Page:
The sugary truth about maple syrup

April 03, 2008|By TIM ROWLAND

KEENE VALLEY, N.Y. - Sugar is always getting bad press: Obesity, rotting teeth, hyperactivity, agitated girlfriends pouring five-pound bags into the gas tanks of their boyfriends' cars.

But not here.

In the hardwood forests of northeastern New York, sugar is treated with a reverent awe normally reserved for gothic sanctuaries or Hannah Montana.

This is the only place I know of where sugar - in the form of maple syrup - is actually mentioned in the same breath as "nutritional value." That's because the product contains some necessary vitamins or minerals or something.

I don't know how true that is. It may be one of those situations where drinking a bathtub full will allow you to meet 50 percent of your daily recommended intake of manganese.


Whatever, you can't argue with the flavor, and since my photographer brother Bruce wanted to spend the weekend tracking down sugar shacks for a shot of boiling sap, I was more than happy to tag along.

It's been a late spring up north - there's still a foot or more of snow on the ground and the lakes are frozen solid. That's good in the eyes of the maple syrup industry, because it lengthens the time that sap can be collected. And they need a lot, because it takes 40 gallons of sap to produce one gallon of syrup.

Billows of steam blossom over the shacks as they boil down the sap in modern, stainless-steel evaporators. For artistic purposes, most shacks still have a few buckets hanging from trees, but this old-fashioned process has been traded in for miles of plastic tubing running from tree to tree - thousands of them, in some of the bigger operations - like IV's.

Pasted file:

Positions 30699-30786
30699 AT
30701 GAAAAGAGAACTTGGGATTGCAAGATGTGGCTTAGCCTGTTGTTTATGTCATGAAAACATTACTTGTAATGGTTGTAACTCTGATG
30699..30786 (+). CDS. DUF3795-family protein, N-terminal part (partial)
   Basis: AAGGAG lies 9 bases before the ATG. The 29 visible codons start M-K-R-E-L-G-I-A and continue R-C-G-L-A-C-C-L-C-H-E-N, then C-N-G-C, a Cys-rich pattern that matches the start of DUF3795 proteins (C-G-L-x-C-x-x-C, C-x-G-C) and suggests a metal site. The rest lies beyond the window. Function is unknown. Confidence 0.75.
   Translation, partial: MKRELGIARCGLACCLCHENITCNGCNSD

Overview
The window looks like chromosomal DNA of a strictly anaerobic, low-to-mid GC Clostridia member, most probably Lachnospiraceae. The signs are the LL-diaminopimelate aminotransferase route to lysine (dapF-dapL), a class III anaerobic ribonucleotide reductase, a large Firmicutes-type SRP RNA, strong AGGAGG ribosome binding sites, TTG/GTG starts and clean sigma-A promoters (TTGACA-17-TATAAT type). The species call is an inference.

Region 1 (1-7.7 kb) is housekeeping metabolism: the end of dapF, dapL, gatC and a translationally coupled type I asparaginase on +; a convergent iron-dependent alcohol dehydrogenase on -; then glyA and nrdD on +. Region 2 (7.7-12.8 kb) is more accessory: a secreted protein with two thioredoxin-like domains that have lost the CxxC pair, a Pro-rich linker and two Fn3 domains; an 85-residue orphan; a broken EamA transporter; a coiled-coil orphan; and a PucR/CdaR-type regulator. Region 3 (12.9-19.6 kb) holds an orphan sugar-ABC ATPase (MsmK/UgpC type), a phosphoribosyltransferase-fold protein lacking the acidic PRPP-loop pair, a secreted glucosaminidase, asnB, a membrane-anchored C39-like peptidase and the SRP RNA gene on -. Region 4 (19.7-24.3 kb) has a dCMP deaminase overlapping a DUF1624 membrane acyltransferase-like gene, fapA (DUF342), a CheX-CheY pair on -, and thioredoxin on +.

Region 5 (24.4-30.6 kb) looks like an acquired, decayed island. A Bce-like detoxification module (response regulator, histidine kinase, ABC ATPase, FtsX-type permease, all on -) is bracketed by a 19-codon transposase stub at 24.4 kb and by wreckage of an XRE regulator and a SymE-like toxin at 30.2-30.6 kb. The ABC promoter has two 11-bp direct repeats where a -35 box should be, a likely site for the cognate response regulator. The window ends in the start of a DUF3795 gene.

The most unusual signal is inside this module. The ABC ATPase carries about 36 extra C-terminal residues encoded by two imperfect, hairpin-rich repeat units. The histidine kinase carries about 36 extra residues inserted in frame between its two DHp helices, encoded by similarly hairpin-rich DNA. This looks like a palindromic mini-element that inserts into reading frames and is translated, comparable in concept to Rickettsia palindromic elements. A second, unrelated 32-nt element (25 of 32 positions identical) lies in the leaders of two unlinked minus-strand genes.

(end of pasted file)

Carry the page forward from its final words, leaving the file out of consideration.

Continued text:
The resulting syrup is treated like wine, and the shacks offer visitors little cups of syrup and maple creams for tasting. The soil the tree is growing in apparently affects the flavor. One producer swore he could tell the difference between his trees growing in sedimentary soil ("more of a vanilla taste") and those at a higher elevation where the rock is more metamorphic.

There is also a more obvious difference in syrup as the season progresses. Early sap runs produce a honey-colored syrup known as light amber. The syrup darkens and becomes more "mapley" as the season progresses and there are very serious differences of opinions as to which stage is most sublime.

As with wines, some years are considered better for flavor than others, and as you can guess, genetics is coming into play - selective breeding may produce tree sap with 6 percent sugar, three times that of the standard tree in the bush.

I can barely tell a red wine from a white, so I didn't reckon I'd have much chance in distinguishing among syrups, and I am proud to say that I was right.

I downed shots of every conceivable variety of syrup, smacked it on my palate and came to the conclusion that it's all pretty sweet and very good. But I'm not sure I was the beneficiary of any of the aforementioned nutritional benefits.

I am not a person who is easily overloaded on sugar, but after about the third sugar-shack sampling, I began to feel a bit woozy. I might have stopped there, but Bruce still hadn't found just the right shot, so we soldiered on.

Two days later, I'm still recovering from a syrup hangover. I'm not as young as I used to be. I can't drink it straight. From now on, no syrup without a pancake chaser.

Tim Rowland is a Herald-Mail columnist.

The Herald-Mail Articles